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  1. O ex-conselheiro de Segurança Nacional John Bolton divulgará seu controverso livro de memórias ainda esta semana, mas já está circulando em vários sites de piratas. Os vazamentos apareceram logo após os EUA não terem o livro proibido pelos tribunais. O editor Simon e Schuster estão satisfeitos com essa decisão, mas agora estão prontos para enviar solicitações de remoção para impedir que dezenas de milhares de pessoas acessem ilegalmente. Não é preciso muito para que uma história relacionada a Trump seja amplamente divulgada na mídia. No entanto, com seu ex-Conselheiro de Segurança Nacional pronto para lançar um livro que relembra seu tempo na Casa Branca, o interesse foi aumentado para novos níveis. Foi exatamente o que aconteceu nos últimos dias, quando a mídia começou a publicar trechos de 'The Room Where It Happened'. O livro de Bolton é publicado oficialmente amanhã, mas já está dominando as notícias. EUA tentam interromper a distribuição O presidente Trump e o governo dos EUA não estão satisfeitos com o trabalho, alegando que é "repleto de informações classificadas". O livro não foi aprovado pelo governo dos EUA quando Bolton se afastou do processo de revisão. Como resultado, o governo foi a tribunal em um esforço para adiar a publicação até que ela pudesse ser devidamente examinada. No sábado, o Tribunal Distrital dos EUA Royce Lamberth negou uma ordem de restrição temporária ( pdf ). Embora ele concordasse que Bolton "jogou com a segurança nacional" e "expôs seu país a danos", quaisquer restrições chegariam tarde demais. O juiz Lamberth apontou que o livro já havia sido amplamente divulgado para a imprensa e, com a ajuda da Internet, até um punhado de cópias poderia destruir a confidencialidade. “Um único indivíduo dedicado, com um livro na mão, pode publicar seu conteúdo amplamente em sua cafeteria local. Com centenas de milhares de cópias em todo o mundo - muitas nas redações - o estrago está feito. Não há como restaurar o status quo ”, diz o pedido. O pedido quase parecia uma profecia, pois as versões piratas começaram a aparecer on-line logo após o lançamento. Ajudadas pelas mídias sociais, as cópias do livro foram compartilhadas através do Dropbox, Google Drive e também portais de piratas clássicos, como LibGen e The Pirate Bay. Isso provocou dezenas de milhares de downloads, se não mais, com pessoas transmitindo abertamente cópias em público. Como resultado do amplo interesse, duas cópias de 'The Room Where It Happened' agora estão no topo da lista dos livros mais baixados de The Pirate Bay. O grupo de publicação de vazamentos 'Distributed Denial of Secrets' foi um dos primeiros a pular o lançamento. E para ilustrar o interesse generalizado, o servidor do site teve problemas para veicular o livro de 37 MB e quase parou. Em vez disso, o grupo agora recomenda o uso da versão torrent. 26 pessoas estão falando sobre isso Essas cópias piratas apresentam outro problema para o editor. Depois de combater o pedido do governo dos EUA de interromper a distribuição, Simon e Schuster estão agora tentando impedir as pessoas de distribuir cópias não autorizadas do livro. O editor tenta interromper a distribuição pirata Logo após o surgimento dos primeiros vazamentos, os avisos de remoção da ViacomCBS, proprietária da Simon & Schuster, começaram a ser arquivados. A empresa pediu com sucesso ao Twitter que retirasse os tweets, incluindo um popular publicado pela Distributed Denial of Secrets. Além disso, também foram enviados avisos de remoção para outros serviços, incluindo o Google Drive . Embora o editor possa anular alguns tweets e cópias do livro pirata, interromper a propagação será impossível. Para citar a ordem do juiz Lamberth; "Na era da Internet, mesmo um punhado de cópias em circulação poderia destruir irrevogavelmente a confidencialidade". O episódio inteiro mostra, com confirmação do tribunal, que censurar algo na Internet é quase impossível. Vimos isso uma e outra vez. Na semana passada, por exemplo, cópias piratas de Gone With the Wind e Fawlty Towers floresceram em sites de piratas depois que os editores oficiais os derrubaram. É também aqui que o verdadeiro poder do BitTorrent vem à tona. Como os servidores centrais entram em colapso sob alta carga ou são direcionados por solicitações de remoção, os torrents continuam. Nem mesmo uma ordem judicial pode impedir isso. https://torrentfreak.com/leak-of-john-boltons-controversial-book-triggers-unstoppable-piracy-frenzy-200622/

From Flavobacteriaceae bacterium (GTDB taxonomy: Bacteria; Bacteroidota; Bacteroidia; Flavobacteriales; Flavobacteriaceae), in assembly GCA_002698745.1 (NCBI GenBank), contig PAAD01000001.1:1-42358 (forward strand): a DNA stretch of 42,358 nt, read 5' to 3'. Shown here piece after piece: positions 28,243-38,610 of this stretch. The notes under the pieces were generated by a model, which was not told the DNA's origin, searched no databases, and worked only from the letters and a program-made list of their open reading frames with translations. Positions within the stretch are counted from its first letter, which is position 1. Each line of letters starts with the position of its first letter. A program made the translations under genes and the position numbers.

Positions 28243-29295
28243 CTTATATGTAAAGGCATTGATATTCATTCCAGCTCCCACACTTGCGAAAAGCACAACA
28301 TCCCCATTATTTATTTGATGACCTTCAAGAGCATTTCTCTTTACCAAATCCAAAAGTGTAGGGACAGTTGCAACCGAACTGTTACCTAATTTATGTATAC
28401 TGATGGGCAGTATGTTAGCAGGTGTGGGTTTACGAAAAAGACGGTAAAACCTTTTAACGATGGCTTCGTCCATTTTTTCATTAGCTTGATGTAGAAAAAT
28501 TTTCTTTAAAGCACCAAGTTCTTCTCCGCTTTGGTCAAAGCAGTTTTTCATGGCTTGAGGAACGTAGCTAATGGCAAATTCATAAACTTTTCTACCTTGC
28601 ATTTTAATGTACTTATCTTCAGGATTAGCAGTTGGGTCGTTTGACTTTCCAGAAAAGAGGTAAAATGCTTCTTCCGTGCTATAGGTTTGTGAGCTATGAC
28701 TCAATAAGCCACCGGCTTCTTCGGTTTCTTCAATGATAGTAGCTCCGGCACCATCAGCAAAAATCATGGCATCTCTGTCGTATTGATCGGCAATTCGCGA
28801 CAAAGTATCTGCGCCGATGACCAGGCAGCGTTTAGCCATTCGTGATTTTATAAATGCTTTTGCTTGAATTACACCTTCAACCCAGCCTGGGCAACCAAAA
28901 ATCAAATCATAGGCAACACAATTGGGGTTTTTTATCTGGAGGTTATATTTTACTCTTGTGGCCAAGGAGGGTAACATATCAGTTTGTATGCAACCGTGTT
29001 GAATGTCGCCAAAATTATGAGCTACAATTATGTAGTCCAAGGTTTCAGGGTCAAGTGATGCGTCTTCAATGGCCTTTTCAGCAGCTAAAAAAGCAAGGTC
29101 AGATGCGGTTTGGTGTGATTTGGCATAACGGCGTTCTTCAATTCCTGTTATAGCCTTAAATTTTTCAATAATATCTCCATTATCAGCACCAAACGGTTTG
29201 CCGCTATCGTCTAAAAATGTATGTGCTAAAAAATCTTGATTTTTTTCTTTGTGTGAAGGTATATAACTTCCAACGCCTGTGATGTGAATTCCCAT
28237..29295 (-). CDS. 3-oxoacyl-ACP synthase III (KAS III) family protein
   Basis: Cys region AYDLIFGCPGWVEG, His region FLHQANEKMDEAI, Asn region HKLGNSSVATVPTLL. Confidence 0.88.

2. Every week we take a close look at the most pirated movies on torrent sites. What are pirates downloading? 'Force of Nature' tops the chart again this week, followed by ‘You Should Have Left'. 'Artemis Fowl' completes the top three. The data for our weekly download chart is estimated by TorrentFreak, and is for informational and educational reference only. These torrent download statistics are meant to provide further insight into the piracy trends. All data are gathered from public resources. This week we have four new entries in the list. The upcoming action movie “Force of Nature” is the most downloaded movie this week. The film leaked ahead of its official release which is scheduled for June 30. The RSS feed will no longer list any new items. We will update the post on this URL going forward. The most torrented movies for the week ending on June 22 are: Movie Rank Rank Last Week Movie Name IMDb Rating / Trailer Most downloaded movies via torrents 1 (…) Force of Nature ?.? / trailer 2 (…) You Should Have Left 5.3 / trailer 3 (1) Artemis Fowl 4.0 / trailer 4 (2) The King of Staten Island 7.2 / trailer 5 (4) Da 5 Bloods 6.9 / trailer 6 (…) Wasp Network 5.7 / trailer 7 (3) Becky 5.7 / trailer 8 (…) Babyteeth 6.9 / trailer 9 (7) Bad Boys for Life 7.1 / trailer 10 (8) Scoob 6.1 / trailer Note: We also publish an updating archive of all the list of weekly most torrented movies lists. https://torrentfreak.com/top-10-most-torrented-pirated-movies/